‘It could go either way’: China and the United States ready for trade war talks in Beijing
- Officials from both sides expected to take stock of commitments, with at least one sign of an offer on the table, insiders say
China and the United States will face a daunting task to end their trade war when officials from both sides meet in Beijing on Monday for their first face-to-face talks since the start of a 90-day tariff ceasefire last month.
Sources said the working-level discussions would nonetheless be substantial, as both sides were expected to take stock of offers and demands, as well as assess how initial promises had been carried through.
Deputy US trade representative Jeffrey Gerrish will lead the US delegation, who will meet their vice-ministerial counterparts in the Chinese capital for two days of talks.
A Chinese government adviser on trade policy said in condition of anonymity that a major deal could only be reached by more senior officials such as Vice-Premier Liu He and US Trade Representative Robert Lighthizer, top negotiators for both countries.
“The vice-ministerial talks won’t solve all the problems but both sides are expected to take the chance to check their respective demands and offers and to check any chance to reach a trade deal,” the adviser said.
“Both sides are close to finding a solution to address the trade imbalance, and China is open to moving on some of its structural problems in the economy. It will also take steps towards market-oriented competition, but the US should realise that it takes time ... otherwise it leaves no room for negotiation.”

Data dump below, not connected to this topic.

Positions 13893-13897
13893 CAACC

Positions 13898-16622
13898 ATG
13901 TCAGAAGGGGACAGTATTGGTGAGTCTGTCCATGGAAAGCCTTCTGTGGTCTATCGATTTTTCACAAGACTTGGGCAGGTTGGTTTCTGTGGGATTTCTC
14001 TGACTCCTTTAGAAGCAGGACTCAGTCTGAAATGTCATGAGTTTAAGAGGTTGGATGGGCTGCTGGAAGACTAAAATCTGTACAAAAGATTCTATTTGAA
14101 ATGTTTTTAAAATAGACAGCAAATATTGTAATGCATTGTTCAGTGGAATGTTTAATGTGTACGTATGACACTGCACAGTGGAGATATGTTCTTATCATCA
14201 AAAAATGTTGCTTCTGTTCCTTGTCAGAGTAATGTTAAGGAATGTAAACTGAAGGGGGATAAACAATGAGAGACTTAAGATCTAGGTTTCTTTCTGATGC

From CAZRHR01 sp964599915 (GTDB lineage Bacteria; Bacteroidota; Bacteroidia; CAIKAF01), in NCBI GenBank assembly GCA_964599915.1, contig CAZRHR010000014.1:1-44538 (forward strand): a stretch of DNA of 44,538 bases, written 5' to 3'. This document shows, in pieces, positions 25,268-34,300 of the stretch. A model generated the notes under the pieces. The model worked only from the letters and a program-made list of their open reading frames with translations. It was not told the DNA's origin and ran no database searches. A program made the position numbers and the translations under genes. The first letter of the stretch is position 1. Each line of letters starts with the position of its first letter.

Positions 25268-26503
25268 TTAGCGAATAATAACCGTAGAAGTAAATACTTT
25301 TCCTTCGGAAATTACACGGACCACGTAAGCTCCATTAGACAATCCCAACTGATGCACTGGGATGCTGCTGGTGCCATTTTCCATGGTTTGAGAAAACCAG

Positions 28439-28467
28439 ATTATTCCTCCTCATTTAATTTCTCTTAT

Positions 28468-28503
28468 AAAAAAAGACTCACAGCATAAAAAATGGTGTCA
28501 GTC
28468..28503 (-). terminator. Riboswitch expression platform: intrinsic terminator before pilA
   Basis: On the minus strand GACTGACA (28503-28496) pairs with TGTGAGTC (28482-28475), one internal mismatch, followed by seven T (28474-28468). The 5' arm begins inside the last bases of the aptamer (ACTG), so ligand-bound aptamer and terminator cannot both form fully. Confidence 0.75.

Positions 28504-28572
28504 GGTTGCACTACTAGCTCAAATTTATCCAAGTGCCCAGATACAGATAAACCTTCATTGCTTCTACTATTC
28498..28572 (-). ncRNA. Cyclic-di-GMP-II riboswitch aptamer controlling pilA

US-based Politico reported that US officials were expected to look closely at whether China had carried through on earlier promises. In late 2018, Chinese officials gave the United States proposals to address its government subsidies, market access barriers and intellectual property theft. Those documents, and a more recent US response, are expected to be the focus of this week’s talks.
“If Gerrish hears that the Chinese are really serious about doing some hard things, putting meat on the bones of vague commitments and willing to work with the US on verification and enforcement mechanisms, then I think you’ll see negotiations move forward at an accelerated clip,” a US industry official told Politico.
If not, “it’s going to be more difficult”, the official said.
Observers said both sides needed to tackle the problems because the tariffs had taken a bite out of the economy, sending US stocks tumbling and adding to downward risks in China.
But the Lunar New Year holiday in February and annual legislature meetings in March mean there is limited time to address the disputes.
Renmin University international relations professor Wang Yiwei said that in the talks China was expected to deliver specific commitments to expand market access, improve protection of intellectual property rights and reduce the trade surplus with the US, but it would take time to reform state-owned firms – another major source of friction.
China has been preparing for a change in policy tack since leading officials met in Beijing last month for the annual agenda-setting central economic working conference.
Wang said that this time the US appeared less chaotic, with the Office of the US Trade Representative (USTR) leading the negotiations.